Internationally best-selling crime writer Val McDermid has riveted millions of readers worldwide with her acutely suspenseful, psychologically complex, seamlessly plotted thrillers. In Northanger Abbey, she delivers her own, witty, updated take on Austen’s classic novel about a young woman whose visit to the stately home of a well-to-do acquaintance stirs her most macabre imaginings, with an extra frisson of suspense that only McDermid could provide.

Cat Morland is ready to grow up. A homeschooled minister’s daughter in the quaint, sheltered Piddle Valley in Dorset, she loses herself in novels and is sure there is a glamorous adventure awaiting her beyond the valley’s narrow horizon. So imagine her delight when the Allens, neighbors and friends of her parents, invite her to attend the Fringe Festival in Edinburgh as their guest. With a sunny personality, tickets every night and a few key wardrobe additions courtesy of Susie Allen, Cat quickly begins to take Edinburgh by storm and is taken into the bosom of the Thorpe family, particularly by eldest daughter Bella. And then there’s the handsome Henry Tilney, an up-and-coming lawyer whose family home is the beautiful and forbidding Northanger Abbey. Cat is entranced by Henry and his charming sister Eleanor, but she can’t help wondering if everything about them is as perfect as it seems. Or has she just been reading too many novels? A delectable, note-perfect modern update of the Jane Austen classic, Northanger Abbey tells a timeless story of innocence amid cynicism, the exquisite angst of young love, and the value of friendship.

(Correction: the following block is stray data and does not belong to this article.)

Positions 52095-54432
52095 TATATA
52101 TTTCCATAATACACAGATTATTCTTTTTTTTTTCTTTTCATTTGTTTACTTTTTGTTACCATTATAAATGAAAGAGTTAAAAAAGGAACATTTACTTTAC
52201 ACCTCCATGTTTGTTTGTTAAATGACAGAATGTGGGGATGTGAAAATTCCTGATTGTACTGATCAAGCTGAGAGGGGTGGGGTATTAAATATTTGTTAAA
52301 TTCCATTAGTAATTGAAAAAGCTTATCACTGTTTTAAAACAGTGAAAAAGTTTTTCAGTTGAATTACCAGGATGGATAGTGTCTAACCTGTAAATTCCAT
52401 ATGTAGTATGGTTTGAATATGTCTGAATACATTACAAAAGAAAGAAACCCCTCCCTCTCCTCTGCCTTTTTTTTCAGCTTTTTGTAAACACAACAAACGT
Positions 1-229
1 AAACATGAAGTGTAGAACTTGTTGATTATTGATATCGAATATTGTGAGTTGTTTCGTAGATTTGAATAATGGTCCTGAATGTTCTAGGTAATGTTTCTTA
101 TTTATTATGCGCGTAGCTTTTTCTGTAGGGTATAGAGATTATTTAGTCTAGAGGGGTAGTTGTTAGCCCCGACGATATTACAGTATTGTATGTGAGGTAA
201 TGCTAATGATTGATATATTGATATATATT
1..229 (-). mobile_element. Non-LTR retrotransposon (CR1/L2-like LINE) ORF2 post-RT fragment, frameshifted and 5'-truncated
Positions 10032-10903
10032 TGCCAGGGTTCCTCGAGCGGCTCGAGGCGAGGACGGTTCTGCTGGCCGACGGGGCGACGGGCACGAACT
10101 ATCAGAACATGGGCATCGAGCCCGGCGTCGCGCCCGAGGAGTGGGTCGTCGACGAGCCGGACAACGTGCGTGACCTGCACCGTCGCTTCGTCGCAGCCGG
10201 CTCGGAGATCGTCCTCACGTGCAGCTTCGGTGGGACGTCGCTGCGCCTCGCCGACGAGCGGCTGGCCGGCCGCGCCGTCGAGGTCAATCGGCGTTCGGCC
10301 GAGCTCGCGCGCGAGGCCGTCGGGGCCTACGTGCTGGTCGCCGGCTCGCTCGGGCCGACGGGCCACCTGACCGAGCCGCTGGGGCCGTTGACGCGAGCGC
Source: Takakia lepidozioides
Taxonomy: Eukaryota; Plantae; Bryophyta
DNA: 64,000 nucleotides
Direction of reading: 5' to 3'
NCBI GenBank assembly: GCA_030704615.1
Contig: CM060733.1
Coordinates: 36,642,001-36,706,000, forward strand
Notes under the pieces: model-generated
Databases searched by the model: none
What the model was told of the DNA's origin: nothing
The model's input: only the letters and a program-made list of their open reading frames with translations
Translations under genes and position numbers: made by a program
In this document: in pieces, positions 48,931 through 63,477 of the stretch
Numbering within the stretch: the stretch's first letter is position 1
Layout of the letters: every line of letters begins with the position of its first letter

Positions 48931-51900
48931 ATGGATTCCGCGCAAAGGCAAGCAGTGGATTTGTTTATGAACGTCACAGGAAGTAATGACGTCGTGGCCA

Persuasion: tba

Mansfield Park: tba


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* image source: Jane Austen note, Holiday Card

* part of Pemberley... a party (schedule)